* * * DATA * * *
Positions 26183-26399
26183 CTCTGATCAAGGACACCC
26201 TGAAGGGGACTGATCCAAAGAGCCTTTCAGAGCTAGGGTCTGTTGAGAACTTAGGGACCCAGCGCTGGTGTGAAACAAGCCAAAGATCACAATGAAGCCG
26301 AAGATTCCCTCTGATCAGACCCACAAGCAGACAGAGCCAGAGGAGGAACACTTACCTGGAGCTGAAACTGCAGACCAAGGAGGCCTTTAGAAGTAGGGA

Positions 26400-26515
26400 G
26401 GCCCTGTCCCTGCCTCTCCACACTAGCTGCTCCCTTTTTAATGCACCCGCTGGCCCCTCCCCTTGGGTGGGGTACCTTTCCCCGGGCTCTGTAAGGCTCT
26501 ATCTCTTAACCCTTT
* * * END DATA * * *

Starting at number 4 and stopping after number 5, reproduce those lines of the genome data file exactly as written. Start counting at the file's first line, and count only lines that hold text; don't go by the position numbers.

26301 AAGATTCCCTCTGATCAGACCCACAAGCAGACAGAGCCAGAGGAGGAACACTTACCTGGAGCTGAAACTGCAGACCAAGGAGGCCTTTAGAAGTAGGGA

Positions 26400-26515